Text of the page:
Hodgman appeared in the episode "No Exit" of Battlestar Galactica, appearing as the civilian neurosurgeon, Dr. Gerard.[11] He had earlier visited the set in 2005 to write about the show for The New York Times Magazine.[12] A bottle of Edradour given as a gift to the show's producers also appeared in the episode "Crossroads, Part I."[13]

On June 19, 2009, Hodgman was the headline speaker at the 2009 Radio and Television Correspondents' Association dinner in Washington, D.C. Hodgman referred to this event as a "Nerd Prom." Many of his jokes were on the topic of President Barack Obama as the first nerd president, and quizzed the president on his knowledge of Frank Herbert's novel Dune. [14]

Hodgman appeared in the last two episodes of the first season of Bored to Death, "The Case of the Stolen Sperm" and "Take a Dive," as a literary reviewer who wrote a bad review that offended the main character.[15] He returned in the second and third seasons.

Hodgman voice-acted on The Venture Bros. in the episode "Self-Medication" as Dale Hale, an ex-boy detective in therapy following the death of his father.

Also, during the 61st Primetime Emmy Awards in September 2009, Hodgman provided color commentary with made up trivia about the winners.[16] He reprised this role for the 62nd Primetime Emmy Awards in August 2010.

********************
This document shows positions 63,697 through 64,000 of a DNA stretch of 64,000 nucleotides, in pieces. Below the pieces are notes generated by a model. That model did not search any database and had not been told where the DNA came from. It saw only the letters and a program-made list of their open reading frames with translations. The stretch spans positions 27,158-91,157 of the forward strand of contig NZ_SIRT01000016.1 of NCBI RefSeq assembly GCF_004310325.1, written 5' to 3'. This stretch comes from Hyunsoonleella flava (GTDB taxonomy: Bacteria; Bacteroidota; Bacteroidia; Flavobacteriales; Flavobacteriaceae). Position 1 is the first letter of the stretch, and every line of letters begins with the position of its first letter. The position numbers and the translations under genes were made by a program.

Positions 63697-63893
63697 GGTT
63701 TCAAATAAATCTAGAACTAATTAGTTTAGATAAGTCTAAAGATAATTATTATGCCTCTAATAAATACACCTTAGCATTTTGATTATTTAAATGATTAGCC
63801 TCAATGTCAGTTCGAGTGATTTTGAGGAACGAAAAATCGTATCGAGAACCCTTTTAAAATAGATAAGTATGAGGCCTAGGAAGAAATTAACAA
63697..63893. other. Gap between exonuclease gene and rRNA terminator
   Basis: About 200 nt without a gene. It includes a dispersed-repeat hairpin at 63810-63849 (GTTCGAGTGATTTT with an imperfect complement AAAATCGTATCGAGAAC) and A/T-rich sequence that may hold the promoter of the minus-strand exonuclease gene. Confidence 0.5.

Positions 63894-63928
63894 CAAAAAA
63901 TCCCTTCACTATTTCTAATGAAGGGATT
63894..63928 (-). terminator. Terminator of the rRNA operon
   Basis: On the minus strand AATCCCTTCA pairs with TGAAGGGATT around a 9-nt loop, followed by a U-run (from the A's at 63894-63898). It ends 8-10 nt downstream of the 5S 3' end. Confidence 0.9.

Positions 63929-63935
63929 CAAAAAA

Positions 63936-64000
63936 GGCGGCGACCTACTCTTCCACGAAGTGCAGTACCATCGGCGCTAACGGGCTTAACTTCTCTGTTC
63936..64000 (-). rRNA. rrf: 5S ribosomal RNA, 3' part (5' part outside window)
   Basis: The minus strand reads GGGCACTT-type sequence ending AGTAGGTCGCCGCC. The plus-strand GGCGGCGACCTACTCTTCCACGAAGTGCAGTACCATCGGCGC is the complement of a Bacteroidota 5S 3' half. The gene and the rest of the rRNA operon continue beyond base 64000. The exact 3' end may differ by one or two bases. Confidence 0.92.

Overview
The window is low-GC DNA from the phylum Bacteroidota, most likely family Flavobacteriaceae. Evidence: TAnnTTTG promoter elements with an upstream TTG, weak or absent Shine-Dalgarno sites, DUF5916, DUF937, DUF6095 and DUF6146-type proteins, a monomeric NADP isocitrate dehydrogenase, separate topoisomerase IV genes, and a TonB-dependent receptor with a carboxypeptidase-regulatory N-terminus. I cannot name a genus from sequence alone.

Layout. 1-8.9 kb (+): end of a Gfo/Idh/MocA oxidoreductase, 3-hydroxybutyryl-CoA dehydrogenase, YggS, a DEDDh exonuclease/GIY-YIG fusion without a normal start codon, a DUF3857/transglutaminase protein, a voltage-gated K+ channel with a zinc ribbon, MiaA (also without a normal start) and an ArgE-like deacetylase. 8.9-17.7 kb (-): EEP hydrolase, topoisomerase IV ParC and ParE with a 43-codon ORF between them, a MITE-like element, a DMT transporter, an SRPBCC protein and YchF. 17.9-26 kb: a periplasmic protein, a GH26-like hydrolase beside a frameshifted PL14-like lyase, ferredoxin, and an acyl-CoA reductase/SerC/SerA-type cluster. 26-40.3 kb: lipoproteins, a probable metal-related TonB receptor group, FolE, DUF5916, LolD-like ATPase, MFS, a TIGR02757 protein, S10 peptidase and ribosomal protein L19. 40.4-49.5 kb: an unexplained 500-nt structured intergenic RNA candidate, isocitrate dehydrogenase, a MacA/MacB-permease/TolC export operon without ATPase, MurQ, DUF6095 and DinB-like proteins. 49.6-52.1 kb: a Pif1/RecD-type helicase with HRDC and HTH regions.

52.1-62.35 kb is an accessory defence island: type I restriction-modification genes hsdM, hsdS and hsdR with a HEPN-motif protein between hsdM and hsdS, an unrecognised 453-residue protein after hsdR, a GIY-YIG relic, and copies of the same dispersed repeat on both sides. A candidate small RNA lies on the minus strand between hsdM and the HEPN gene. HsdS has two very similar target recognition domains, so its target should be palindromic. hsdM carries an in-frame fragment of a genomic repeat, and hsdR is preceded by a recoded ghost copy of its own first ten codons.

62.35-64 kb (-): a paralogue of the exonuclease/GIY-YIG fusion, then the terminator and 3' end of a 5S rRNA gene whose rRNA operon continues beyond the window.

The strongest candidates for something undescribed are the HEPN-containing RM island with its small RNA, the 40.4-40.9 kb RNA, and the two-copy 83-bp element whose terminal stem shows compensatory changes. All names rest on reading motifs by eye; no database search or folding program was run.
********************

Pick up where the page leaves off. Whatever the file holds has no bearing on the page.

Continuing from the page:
Because of his continuing support for QI, the BBC's intellectual comedy quiz, to be shown on BBC America,[17] Hodgman was invited to appear on the show. He was the first “fifth panelist" on the program broadcast 3 December 2009 (the usual line-up being Stephen Fry as host, Alan Davies as regular panelist and three guests)—and won, continuing the tradition of a guest winning their "rookie" appearance on the show.[18]

In 2012, Hodgman guest-starred in an episode of Delocated called "Reunion Show," acting as the host of a fictional show-within-a-show. Also in 2012, he appeared as a psychiatrist in an episode of Community called "Curriculum Unavailable."

Hodgman made a guest appearance on the sitcom series Husbands in its second season.[19]

In 2013, Hodgman starred as "Special Agent Henry Topple" in Wired's first scripted web series Codefellas.[20][21][22]

In September 2013, Hodgman was the voice of "Elder Plops" in the episode "Love Games" of Adventure Time. This was first confirmed on his Twitter account.